Magic Bullet

Rate this resource

In this SATIS Revisited resource students trace the developments in drugs and medicines that led to modern chemotherapy. The activity focuses on 'magic bullets' - chemicals that target disease-causing organisms.

The central focus of this unit is Paul Ehrlich’s imaginative idea that it should be possible to find chemicals that target and kill disease-causing organisms while leaving normal body cells unharmed – ‘magic bullets’. This theory paved the way for modern chemotherapy.

Students find out about the first modern chemotherapeutic agent – Paul Ehrlich's arsphenamine, an arsenic compound discovered in 1909 and used to treat syphilis. This was later followed by sulphonamides discovered by Gerhard Domagk and penicillin discovered by Alexander Fleming. Today monoclonal antibodies – many antibodies of the same type – are used to treat a wide array of human diseases including cancer.

There are two activities in this unit. The unit would be suitable after work on drugs and disease. Questions from the second activity could also be used for homework, before or after the first activity. If students have access to computers, the first part of ‘A story of drug discovery’ could be done on screen.

Contents of this unit:
Unit overview
Guidance for teachers

The search for the magic bullet timeline

*Activity sheet A – Search for the magic bullet questions
*Activity sheet B – Search for the magic bullet questions (simplified version)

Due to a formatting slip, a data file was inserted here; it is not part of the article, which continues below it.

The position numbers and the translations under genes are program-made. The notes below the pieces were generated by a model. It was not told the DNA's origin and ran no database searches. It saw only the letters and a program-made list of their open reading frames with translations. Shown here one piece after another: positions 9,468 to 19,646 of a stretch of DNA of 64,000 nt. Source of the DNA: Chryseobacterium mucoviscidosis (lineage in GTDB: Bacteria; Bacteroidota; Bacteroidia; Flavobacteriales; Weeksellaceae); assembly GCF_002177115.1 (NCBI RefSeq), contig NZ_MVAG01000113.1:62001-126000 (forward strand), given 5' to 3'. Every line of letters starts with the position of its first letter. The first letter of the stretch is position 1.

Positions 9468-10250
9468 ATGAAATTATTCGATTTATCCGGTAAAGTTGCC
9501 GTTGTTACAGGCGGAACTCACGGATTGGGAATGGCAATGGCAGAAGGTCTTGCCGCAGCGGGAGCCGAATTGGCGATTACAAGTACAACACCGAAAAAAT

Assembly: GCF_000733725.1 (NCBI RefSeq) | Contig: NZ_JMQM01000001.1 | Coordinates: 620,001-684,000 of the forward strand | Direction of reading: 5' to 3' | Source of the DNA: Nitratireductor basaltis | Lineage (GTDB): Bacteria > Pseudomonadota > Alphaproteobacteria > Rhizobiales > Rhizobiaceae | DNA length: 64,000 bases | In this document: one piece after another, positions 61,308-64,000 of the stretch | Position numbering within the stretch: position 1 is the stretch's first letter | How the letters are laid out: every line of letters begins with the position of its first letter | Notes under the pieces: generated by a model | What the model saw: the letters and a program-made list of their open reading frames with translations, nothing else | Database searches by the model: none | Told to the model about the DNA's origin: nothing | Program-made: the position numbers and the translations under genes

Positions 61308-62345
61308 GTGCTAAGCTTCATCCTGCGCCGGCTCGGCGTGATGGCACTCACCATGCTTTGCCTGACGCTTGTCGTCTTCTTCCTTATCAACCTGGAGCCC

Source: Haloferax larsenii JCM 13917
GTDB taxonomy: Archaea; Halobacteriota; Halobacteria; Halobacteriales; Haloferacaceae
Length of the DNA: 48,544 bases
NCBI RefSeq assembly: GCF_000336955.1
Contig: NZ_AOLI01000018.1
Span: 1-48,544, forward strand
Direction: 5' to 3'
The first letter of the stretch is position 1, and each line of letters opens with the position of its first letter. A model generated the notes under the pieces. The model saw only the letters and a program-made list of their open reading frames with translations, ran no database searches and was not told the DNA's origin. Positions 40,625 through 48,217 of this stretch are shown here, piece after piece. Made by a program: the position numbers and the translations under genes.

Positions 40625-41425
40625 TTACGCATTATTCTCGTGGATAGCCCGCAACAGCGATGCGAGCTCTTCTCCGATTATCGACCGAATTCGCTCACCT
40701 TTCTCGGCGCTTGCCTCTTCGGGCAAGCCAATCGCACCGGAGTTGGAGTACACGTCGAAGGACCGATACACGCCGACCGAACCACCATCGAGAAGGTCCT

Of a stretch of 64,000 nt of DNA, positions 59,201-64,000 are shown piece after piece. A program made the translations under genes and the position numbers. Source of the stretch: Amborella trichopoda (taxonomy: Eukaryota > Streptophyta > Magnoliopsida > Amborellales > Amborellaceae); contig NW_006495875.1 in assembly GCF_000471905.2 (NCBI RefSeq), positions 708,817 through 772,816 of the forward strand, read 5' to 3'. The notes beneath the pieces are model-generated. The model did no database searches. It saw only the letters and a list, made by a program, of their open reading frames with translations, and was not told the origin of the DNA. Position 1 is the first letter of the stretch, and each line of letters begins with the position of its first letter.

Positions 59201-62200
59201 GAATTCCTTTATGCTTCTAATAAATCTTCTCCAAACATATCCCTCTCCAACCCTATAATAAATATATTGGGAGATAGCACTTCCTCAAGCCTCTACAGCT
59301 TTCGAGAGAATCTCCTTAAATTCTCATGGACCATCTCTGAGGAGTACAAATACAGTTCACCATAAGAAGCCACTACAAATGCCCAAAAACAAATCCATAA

*Activity sheet C – Timeline cards (cut the sheet into cards before giving to students)
*Activity sheet D – Timeline (blank)

A story of drug discovery

*Activity sheet A – A story of drug development questions
*Activity sheet B – A story of drug development questions (simplified version)
*Activity sheet C – Putting the story together (cut the sheet into paragraphs before giving to students)
*Activity sheet D – Putting the story together

Show health and safety information

Please be aware that resources have been published on the website in the form that they were originally supplied. This means that procedures reflect general practice and standards applicable at the time resources were produced and cannot be assumed to be acceptable today. Website users are fully responsible for ensuring that any activity, including practical work, which they carry out is in accordance with current regulations related to health and safety and that an appropriate risk assessment has been carried out.

Published by


Share this resource

Lists that tag this content